• Limit participants’ access to tools and features within the platform. For example, when hosting a conference with a controversial speaker, it may be wise to limit participants’ questions to a question-and-answer feature seen only by the hosts/panelists, or to mute all participants and limit their ability to share screens. The limitations for participants vary by software.
  • Require participants to enter passwords, and do not publish the passwords to your event in open online spaces, such as social media. Instead, share the password in a workbook mailed to participants ahead of time, email it directly with a calendar invitation, or share it using an internal communication method used by the hosting company.
  • Designate someone within your team to mute or eject trolls as quickly as possible.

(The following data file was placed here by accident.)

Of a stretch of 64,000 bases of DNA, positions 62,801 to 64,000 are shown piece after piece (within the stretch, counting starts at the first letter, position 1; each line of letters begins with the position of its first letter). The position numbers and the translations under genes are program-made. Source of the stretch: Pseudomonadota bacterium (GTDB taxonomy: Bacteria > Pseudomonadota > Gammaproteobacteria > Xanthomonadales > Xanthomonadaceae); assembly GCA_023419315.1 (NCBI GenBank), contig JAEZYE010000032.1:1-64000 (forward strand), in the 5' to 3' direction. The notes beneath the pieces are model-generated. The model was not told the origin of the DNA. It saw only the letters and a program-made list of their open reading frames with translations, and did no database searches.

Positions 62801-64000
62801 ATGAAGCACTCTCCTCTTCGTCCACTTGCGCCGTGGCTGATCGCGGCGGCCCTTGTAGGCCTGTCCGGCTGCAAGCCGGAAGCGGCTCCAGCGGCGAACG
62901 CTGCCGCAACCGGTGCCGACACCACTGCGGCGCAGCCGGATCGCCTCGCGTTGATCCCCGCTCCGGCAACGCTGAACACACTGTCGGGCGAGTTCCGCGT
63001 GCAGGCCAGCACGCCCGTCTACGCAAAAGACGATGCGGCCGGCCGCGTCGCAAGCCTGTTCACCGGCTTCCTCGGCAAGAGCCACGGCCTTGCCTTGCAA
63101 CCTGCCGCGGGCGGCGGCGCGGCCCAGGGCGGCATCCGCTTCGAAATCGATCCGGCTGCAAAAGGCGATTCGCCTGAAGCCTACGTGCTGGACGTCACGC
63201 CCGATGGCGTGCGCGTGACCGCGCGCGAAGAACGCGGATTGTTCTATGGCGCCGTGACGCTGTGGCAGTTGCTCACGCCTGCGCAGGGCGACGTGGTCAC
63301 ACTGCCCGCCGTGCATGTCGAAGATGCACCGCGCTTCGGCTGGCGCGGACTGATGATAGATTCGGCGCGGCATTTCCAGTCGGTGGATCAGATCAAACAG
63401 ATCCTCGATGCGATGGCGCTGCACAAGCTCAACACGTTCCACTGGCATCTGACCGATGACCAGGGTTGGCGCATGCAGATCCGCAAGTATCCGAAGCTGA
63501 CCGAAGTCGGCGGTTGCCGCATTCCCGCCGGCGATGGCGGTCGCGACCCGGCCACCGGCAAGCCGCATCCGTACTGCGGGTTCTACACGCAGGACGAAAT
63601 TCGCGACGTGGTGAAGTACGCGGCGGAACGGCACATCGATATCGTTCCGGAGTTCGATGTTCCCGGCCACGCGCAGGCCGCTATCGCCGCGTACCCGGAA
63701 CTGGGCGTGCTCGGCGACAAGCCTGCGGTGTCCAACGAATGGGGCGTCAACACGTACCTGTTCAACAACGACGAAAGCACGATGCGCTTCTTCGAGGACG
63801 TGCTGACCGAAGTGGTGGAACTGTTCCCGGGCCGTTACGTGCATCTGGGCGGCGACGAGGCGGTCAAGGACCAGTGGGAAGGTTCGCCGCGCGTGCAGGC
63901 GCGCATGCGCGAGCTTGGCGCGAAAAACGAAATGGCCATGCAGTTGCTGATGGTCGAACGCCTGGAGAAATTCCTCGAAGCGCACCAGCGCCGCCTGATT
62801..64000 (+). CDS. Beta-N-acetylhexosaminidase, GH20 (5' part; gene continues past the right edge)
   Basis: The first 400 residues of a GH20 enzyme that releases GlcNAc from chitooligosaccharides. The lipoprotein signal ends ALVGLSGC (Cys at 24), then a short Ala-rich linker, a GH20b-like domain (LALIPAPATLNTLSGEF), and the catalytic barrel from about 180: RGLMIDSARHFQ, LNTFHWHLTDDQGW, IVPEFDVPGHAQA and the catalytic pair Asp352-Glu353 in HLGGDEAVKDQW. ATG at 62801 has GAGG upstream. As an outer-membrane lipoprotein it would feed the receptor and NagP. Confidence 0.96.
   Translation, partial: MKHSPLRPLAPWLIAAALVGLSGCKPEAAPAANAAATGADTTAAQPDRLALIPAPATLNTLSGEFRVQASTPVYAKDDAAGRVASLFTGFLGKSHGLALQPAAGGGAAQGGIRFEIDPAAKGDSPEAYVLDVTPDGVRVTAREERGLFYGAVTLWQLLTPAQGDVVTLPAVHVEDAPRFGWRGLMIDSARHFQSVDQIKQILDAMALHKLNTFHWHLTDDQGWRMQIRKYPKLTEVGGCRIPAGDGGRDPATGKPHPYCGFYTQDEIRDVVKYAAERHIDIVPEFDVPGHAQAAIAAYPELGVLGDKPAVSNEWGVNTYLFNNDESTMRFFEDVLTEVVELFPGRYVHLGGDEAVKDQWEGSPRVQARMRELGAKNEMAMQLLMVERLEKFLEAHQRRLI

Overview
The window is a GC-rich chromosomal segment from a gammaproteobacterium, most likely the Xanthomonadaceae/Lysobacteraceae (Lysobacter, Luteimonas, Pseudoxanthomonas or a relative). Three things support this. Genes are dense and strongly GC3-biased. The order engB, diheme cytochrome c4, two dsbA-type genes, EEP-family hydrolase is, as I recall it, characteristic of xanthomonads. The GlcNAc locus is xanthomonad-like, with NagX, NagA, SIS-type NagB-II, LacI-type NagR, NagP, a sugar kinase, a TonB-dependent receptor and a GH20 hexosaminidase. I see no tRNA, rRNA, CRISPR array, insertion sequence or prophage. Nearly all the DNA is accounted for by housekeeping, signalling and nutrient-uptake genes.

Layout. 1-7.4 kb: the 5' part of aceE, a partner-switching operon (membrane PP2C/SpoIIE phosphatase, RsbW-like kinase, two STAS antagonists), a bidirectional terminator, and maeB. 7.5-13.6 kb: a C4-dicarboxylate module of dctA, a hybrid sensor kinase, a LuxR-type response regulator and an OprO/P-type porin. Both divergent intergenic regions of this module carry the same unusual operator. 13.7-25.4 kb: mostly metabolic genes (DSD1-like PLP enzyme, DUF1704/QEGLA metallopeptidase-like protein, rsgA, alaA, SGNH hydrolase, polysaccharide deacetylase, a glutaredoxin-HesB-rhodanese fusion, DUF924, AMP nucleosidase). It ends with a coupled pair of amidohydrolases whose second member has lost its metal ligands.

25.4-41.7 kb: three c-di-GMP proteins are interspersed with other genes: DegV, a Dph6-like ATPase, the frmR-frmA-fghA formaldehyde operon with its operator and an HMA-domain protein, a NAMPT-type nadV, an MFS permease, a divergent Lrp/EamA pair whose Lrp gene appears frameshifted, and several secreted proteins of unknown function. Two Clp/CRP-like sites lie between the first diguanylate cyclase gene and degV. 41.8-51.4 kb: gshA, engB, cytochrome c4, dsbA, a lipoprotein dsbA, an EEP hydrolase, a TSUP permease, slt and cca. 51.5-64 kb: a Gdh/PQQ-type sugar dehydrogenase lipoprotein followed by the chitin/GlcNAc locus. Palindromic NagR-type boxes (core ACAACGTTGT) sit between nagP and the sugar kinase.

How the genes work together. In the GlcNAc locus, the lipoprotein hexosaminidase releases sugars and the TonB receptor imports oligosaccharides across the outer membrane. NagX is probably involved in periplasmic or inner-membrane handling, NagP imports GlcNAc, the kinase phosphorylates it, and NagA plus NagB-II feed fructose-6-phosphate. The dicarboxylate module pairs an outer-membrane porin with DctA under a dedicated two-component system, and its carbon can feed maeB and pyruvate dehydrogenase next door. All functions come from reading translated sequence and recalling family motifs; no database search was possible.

Conclusion

Before committing to software for a virtual meeting or conference, hosts should closely examine their audience and their needs. When selecting software, it is important to consider subscription plan prices, available features, ADA compliance needs, and how technologically savvy their audience is. Many software companies allow for demos and free trials, which are strongly suggested for hosts to determine if the software is user-friendly enough to allow participants to have a pleasant virtual experience without battling technology for the duration. Table 1 outlines the features and pricing collected from a variety of available software but should not be regarded as an exhaustive list. Once the host has narrowed down their options, they should once again consider the audience and make a final determination based on the level of commitment and contribution they want from their participants.

References

Anderson, L., & Anderson, T. (2010). Online conferences: Professional development for a networked era. Information Age Publishing.

Baker, L. M., Benge, M. P., Zagonel, A., Shellhouse, J. A., Boyer, C. R., & Stokes, P. (2020). Don’t fake it, make it! Thriving in virtual conferences and meetings. EDIS, 2020(4). https://doi.org/10.32473/edis-wc365-2020